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Holidays during the darkest days

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Co-written by Julia Shannon Grillo and Jenna Peterson.

During the darkest days of the year, many cultures celebrate holidays of light and hope. These holidays serve as something to look forward to when the days get shorter and the temperature drops.

Kwanzaa

Kwanzaa creator, Dr. Maulana Karenga, celebrates in January of 2011 with a traditional feast.

The term “Kwanzaa” is derived from the Swahili phrase matunda ya kwanza, meaning “first fruits of the harvest”. Kwanzaa is an African-American holiday that is celebrated each year between December 26 and the January 1. Kwanzaa is a product of black nationalism during the Civil Rights movement. It was founded in 1966 by activist and professor- Dr. Maulana Karenga, as a way for African-Americans to celebrate their presence in the United States. Typical traditions of the holiday include lighting candles on a kinara. One candle is lit each day of the festival, and every candle represents a different principle of Kwanzaa, such as unity, self-determination, and faith.

Bodhi Day

A young Buddhist monk meditates in a forest.

Bodhi Day is a Buddhist holiday that occurs on the eighth day of the twelfth lunar month of the Chinese calendar, January 8, or, in Japan, on December 8. It signifies the enlightenment of Buddha, also known as Siddhartha Gautama, while meditating under a Bodhi tree. In both Sanskrit and Pali the term “Bodhi” is synonymous with “awakening”. Bodhi Day serves as a day of meditation and reflection for practicing Buddhists in order to follow the example set by Siddhartha Gautama. Buddhists eat a traditional meal of rice and milk, because that is the first thing Buddha ate after his awakening. They also decorate a small ficus tree with ornaments connected by a string to symbolize that all things are united.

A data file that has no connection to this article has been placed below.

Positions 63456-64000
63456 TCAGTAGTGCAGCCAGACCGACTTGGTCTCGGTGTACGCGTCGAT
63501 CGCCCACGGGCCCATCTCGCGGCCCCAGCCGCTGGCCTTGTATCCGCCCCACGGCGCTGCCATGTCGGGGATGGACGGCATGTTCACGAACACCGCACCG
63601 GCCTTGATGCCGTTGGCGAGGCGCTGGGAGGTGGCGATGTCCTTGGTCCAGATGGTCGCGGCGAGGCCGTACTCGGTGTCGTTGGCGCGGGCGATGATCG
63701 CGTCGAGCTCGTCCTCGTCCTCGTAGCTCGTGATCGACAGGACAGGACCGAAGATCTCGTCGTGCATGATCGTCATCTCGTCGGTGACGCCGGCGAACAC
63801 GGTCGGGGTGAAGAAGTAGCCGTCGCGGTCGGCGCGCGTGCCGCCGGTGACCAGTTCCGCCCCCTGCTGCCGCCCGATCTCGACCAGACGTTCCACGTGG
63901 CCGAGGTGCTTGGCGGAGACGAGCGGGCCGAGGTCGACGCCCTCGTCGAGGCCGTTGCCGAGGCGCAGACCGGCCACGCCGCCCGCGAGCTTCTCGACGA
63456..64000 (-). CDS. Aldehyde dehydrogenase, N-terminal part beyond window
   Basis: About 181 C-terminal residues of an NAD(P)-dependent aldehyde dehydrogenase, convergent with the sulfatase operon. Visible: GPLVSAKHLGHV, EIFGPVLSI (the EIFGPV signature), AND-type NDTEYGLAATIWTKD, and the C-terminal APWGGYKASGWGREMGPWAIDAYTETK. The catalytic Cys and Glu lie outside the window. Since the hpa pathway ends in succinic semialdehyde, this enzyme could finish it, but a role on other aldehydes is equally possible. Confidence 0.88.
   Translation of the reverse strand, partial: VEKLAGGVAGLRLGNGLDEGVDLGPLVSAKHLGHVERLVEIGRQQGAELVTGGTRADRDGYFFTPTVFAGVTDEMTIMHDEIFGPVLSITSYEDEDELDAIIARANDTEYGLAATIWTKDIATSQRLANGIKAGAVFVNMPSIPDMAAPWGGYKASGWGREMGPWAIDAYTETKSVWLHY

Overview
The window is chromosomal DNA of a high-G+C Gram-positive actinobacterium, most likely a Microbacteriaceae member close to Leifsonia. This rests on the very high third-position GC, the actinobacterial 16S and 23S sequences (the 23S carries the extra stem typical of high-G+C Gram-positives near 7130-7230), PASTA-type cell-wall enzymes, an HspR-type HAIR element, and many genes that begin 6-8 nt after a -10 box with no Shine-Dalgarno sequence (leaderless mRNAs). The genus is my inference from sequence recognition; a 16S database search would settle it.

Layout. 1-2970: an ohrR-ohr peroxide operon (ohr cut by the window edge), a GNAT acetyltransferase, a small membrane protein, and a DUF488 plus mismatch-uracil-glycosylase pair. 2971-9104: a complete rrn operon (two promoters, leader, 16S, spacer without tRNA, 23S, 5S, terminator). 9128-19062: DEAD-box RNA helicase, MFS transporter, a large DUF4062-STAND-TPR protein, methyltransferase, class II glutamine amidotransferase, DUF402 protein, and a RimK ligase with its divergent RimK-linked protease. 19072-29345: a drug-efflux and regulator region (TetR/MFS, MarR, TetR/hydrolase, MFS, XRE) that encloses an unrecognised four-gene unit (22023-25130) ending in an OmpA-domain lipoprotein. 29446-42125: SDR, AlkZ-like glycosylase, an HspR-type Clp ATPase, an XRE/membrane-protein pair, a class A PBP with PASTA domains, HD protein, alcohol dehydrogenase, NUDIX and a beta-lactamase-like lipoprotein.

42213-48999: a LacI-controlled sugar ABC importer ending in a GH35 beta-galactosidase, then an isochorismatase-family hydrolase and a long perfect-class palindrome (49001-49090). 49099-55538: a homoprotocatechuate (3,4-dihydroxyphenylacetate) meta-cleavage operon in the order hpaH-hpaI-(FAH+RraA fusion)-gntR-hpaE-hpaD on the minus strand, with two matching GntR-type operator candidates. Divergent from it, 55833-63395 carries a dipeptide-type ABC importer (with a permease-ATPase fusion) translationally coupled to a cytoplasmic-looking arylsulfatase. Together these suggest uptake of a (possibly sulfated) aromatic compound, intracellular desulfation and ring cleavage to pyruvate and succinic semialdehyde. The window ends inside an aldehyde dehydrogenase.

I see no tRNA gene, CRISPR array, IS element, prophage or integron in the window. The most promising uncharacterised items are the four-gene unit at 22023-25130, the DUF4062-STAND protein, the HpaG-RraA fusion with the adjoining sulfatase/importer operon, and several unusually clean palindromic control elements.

Pancha Ganapati

A statue of elephant-headed deity, Lord Ganesha, sits in Thailand.

Pancha Ganapati is a five day festival (pancha means “five”) in honor of Hindu Lord, Ganesha, that is celebrated from December 21 to December 25. It was created in 1985 by Sivaya Subramuniyaswami as a Hindu alternative to holidays in December that are centered around family. Much like Bodhi Day, each day of Pancha Ganapati focuses on a different spiritual discipline: family, friends, associates, culture, and religion. A festive shrine is placed in the living room with a statue of a five-faced Lord Ganesha. Each morning he is dressed in a new sakti of a different color.

Feast Day of our Lady of Guadalupe

The Lady of Guadalupe as shown on the back of St. Juan Diego’s cloak.

The Feast Day of our Lady of Guadalupe is one of many interpretations of the story of the Virgin Mary and baby Jesus, originating in Mexico. The Lady of Guadalupe is the patron saint of Mexico who represents the Virgin Mary. The story goes that in 1593, she appeared on the Hill of Tepeyac as an apparition to a Saint named Juan Diego in Mexico City and requested that a church be built on that site. When this message got to the Bishop, he asked for proof of her identity. The Lady of Guadalupe instructed Diego to gather roses and put them in his tilma (cloak). As St. Juan Diego opened up the tilma to give the roses to the Bishop, an image of the Virgin Mary appeared on the inside of it. She is depicted as a pregnant woman wearing the traditional clothing of an Aztec princess. Thousands of people go to church to pray on this day, many of them traveling across Mexico to visit the Basilica of Guadalupe in Mexico City where the tilma is kept. Additionally, public celebrations and fiestas are organized to celebrate the virgin Mary appearing to a Mexican peasant.

Hanukkah

A menorah with eight candles is lit during Hanukkah to represent the eight days and nights the oil burned.